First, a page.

Think you burned 500 calories during spin class?
You may have to think again.
Research from Stanford University and the Swedish School of Sport and Health Sciences found that if you’re measuring calorie burn using a wearable heart rate monitor and fitness tracker — such as the Apple Watch or Fitbit, Garmin Watch— the calorie feedback is likely way off (1).
Though six of the seven devices tested produced accurate heart rate readings (within 5 percent), even the most accurate tracker was off by anywhere from 27 percent, the worst up to 93 percent when it comes to measuring energy expenditure!!! For activities like walking and sitting, the results are more accurate than for more intense pursuits, like spinning and running.
The point is, you’re not burning as much as you think you are.
This is backed up by a systematic review that looked at 158 publications and 9 different brands of wearables and concluded that "For energy expenditure, no brand was accurate" (2). They also stated that "Commercial wearable devices are accurate for measuring steps and heart rate, at the current stage of technology that is it."A further comparative study concludes "at present, mainstream devices are able to reasonably reliably measure heart rate, number of steps, distance, and sleep duration, which can be used as effective health evaluation indicators, but the measurement accuracy of energy consumption is still very inadequate. (3).
Why do we want to stress this so much?
Because we would hate to see your weight loss efforts to go to weights by you "eating your calories back" (the calories that you didn't actually burn).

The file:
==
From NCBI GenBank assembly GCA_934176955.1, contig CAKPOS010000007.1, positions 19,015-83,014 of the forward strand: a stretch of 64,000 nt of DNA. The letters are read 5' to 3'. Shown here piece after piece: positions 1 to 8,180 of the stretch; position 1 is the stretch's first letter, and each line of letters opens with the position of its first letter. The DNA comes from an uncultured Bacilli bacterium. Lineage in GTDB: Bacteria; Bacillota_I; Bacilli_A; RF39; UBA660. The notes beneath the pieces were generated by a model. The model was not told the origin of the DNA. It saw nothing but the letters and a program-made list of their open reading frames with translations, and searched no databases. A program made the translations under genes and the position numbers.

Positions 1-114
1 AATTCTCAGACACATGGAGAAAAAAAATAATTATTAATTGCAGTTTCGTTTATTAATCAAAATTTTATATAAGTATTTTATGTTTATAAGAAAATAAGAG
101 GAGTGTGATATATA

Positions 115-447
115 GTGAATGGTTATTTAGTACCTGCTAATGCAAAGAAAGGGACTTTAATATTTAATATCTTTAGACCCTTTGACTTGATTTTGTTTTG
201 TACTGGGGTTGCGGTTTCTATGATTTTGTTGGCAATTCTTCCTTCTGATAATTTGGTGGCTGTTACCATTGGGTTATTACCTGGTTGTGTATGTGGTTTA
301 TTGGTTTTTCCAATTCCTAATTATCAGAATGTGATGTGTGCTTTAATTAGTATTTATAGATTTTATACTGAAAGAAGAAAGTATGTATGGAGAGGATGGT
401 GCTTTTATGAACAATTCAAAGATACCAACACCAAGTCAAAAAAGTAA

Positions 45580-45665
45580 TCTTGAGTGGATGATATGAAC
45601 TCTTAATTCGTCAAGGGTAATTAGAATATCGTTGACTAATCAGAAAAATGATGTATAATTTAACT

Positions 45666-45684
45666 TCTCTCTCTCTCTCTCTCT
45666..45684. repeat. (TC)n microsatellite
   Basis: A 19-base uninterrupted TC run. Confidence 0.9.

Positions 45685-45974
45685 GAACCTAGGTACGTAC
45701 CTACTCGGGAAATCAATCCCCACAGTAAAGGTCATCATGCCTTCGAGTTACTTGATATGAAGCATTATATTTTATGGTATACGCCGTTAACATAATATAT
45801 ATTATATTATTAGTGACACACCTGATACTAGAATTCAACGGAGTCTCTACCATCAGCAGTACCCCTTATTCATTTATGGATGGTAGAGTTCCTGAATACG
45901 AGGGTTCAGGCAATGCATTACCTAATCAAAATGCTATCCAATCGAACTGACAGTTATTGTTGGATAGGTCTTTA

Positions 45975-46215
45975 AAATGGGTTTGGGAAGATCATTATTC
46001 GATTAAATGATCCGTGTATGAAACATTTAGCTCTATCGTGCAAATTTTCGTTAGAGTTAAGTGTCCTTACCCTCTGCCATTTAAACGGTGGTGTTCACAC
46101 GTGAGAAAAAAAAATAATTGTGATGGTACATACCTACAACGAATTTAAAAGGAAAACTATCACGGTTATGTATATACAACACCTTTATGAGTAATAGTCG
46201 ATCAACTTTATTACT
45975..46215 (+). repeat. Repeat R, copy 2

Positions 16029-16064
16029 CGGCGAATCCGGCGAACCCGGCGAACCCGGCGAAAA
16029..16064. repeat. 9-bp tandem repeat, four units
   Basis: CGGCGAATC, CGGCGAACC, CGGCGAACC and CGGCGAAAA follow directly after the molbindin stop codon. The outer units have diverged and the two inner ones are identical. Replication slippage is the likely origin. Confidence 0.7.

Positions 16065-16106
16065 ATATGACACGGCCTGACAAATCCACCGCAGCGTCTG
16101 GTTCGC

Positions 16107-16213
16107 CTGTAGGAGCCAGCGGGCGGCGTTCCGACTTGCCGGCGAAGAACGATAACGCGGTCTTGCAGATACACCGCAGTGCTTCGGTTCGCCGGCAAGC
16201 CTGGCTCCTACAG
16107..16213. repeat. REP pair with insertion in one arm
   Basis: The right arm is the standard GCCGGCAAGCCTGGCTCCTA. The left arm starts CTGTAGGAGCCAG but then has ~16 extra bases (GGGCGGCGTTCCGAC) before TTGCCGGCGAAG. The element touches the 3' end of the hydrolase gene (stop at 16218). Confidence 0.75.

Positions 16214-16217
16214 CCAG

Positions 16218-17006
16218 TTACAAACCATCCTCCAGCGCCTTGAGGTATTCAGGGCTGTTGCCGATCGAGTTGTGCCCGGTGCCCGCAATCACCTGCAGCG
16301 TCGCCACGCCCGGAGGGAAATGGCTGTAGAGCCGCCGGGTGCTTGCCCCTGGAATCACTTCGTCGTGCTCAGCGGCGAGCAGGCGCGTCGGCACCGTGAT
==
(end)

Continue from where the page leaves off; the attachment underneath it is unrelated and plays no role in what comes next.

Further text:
Or you feeling like you need to 'work off' any food that you ate, feeling guilty and gross about yourself.
Why are these devices so off?
Well mostly, because every body and everybody's body is so different.
Plus, these devices don't know if this is your very first time running those 5 miles or if you do that every day (adaptation), they don't know your dieting history (are you a yoyo dieter or not), your body fat percentage (at least most of them don't) and so on...
and all these things do play a big role when it comes to the energy that you are expanding for physical activity.
Does that mean you should not pay attention to calories at all?
We still very much believe in the value of calorie awareness - mostly when it comes to food intake (since it is so much easier done to overeat 300 calories than it is to burn 300 calories) - but we are also aware that it is indeed very important to take your overall activity level into consideration when it comes to assessing your maintenance calories/ calorie deficit or surplus.
However, we prefer to give you
equal calories regardless of where you exercised that day or not (you may have refeed days from time to time which has nothing to do with 'calories burned during exercise')
simply taking your overall activity level into consideration (frequency, duration, intensity, history...).
Should I not bother with an activity tracker then?
We still believe activity trackers have value for the exact points mentioned above: tracking steps, heart rate (on occasion) and sleep (if your tracker can do that).
Steps not for the 'energy burn sake", but for the sake of staying somewhat active even with a sedentary job and for keeping daily activity more or less the same from day to day, especially in a weight loss phase when unscheduled exercise tends to naturally want to decrease.
Hopefully this encouraged you to be less detached from you fitness tracker, trusting that consistency with training and your nutrition protocol will take care of your goal rather than feeling like you need to adjust things every day or 'out exercise' your nutrition.